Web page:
Scenario 4: Unintended incentives

A Midwestern hospital had a physician compensation plan structured as follows:

  • ·For each personally performed WRVU up to 8,000 WRVUs per year, a physician would receive $60 per WRVU
  • Between 8,000 and 10,000 WRVUs per year, he or she received $70 per WRVU for all of their WRVUs
  • Above 10,000 WRVUs per year, they received $80 per WRVU for all WRVUs.

The hospital intended to create strong incentives for increased productivity but instead created huge windfalls of $80,000 and $100,000 just for crossing the thresholds—and in this case, a physician who took the rest of the year off right after hitting the highest level.

We advise our clients to think through the incentives carefully, examining them from multiple angles to find potential trouble sources.

The likelihood of “gaming” the system increases with the degree of complexity in the compensation plan. In this case, implementing a higher flat WRVU rate was sufficient to achieve the hospital’s growth objectives, and potentially harmful gaming was eliminated.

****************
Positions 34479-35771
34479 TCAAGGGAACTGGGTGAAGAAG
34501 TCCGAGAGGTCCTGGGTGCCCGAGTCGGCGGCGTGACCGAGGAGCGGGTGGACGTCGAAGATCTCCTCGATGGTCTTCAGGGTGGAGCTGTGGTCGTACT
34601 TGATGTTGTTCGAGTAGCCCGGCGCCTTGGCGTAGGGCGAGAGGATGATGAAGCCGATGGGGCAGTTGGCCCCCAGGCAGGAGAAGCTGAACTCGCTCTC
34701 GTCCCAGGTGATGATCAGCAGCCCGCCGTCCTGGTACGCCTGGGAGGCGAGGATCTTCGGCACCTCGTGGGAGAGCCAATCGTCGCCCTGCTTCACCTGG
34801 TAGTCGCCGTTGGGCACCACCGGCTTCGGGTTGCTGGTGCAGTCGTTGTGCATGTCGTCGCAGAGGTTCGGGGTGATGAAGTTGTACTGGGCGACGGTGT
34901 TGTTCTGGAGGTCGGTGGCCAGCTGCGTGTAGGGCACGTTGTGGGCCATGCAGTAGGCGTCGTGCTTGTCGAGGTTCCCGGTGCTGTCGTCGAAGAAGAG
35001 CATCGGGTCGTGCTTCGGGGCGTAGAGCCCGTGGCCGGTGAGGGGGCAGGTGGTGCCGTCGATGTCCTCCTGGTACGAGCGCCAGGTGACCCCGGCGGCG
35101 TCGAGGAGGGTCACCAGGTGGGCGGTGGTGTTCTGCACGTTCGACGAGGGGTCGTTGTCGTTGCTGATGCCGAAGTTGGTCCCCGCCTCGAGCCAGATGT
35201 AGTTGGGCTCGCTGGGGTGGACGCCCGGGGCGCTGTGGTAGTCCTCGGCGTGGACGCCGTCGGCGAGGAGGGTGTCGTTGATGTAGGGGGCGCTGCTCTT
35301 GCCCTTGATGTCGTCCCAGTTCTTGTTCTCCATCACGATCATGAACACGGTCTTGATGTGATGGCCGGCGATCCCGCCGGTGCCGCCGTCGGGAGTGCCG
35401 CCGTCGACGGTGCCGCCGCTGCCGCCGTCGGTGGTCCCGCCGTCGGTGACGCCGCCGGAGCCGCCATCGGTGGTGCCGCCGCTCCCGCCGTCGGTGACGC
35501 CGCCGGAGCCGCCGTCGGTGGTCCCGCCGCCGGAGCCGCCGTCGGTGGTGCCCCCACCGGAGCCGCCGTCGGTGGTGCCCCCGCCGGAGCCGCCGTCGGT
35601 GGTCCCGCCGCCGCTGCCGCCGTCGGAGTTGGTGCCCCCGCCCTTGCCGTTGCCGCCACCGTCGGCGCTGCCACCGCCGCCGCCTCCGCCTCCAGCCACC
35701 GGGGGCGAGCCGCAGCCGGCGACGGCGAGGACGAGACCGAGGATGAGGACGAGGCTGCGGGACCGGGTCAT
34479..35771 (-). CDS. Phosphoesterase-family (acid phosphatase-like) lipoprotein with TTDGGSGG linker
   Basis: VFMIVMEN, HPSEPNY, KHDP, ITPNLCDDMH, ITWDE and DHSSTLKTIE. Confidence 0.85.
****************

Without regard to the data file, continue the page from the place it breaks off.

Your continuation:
Ultimately, a successful compensation plan incentivizes physician employees to take certain actions, based on a clear understanding that they will be compensated for doing so.  When it comes to designing such plans, it is almost always better to aim for the simpler end of the spectrum.

[1] For more on this topic, see “Value-Based Physician Compensation: Tackling the Complexities”, by Karin Chernoff Kaplan, Idette Elizondo, and Stuart J. Schaff, in December 2013’s HFM.